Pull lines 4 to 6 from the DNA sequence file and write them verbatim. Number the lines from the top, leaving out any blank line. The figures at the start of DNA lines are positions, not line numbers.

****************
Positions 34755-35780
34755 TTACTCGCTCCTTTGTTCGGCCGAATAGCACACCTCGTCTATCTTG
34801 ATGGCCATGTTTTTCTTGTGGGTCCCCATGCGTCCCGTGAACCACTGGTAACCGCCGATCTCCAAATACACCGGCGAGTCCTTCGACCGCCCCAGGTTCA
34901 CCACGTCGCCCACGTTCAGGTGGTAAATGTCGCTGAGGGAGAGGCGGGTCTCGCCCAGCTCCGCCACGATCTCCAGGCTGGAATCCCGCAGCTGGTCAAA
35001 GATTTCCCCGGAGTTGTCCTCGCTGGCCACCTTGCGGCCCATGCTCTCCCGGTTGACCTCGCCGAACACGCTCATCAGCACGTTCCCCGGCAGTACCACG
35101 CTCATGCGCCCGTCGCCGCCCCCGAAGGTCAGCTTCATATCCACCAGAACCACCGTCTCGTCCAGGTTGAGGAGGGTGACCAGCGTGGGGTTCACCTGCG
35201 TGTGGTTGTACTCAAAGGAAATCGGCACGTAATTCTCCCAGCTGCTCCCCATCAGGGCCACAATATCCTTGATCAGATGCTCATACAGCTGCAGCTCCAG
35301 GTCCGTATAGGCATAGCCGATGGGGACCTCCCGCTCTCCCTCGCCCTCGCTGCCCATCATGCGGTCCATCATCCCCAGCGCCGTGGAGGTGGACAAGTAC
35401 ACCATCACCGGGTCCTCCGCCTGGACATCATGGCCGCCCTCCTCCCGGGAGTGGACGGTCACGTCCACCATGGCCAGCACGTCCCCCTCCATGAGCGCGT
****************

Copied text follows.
34901 CCACGTCGCCCACGTTCAGGTGGTAAATGTCGCTGAGGGAGAGGCGGGTCTCGCCCAGCTCCGCCACGATCTCCAGGCTGGAATCCCGCAGCTGGTCAAA
35001 GATTTCCCCGGAGTTGTCCTCGCTGGCCACCTTGCGGCCCATGCTCTCCCGGTTGACCTCGCCGAACACGCTCATCAGCACGTTCCCCGGCAGTACCACG
35101 CTCATGCGCCCGTCGCCGCCCCCGAAGGTCAGCTTCATATCCACCAGAACCACCGTCTCGTCCAGGTTGAGGAGGGTGACCAGCGTGGGGTTCACCTGCG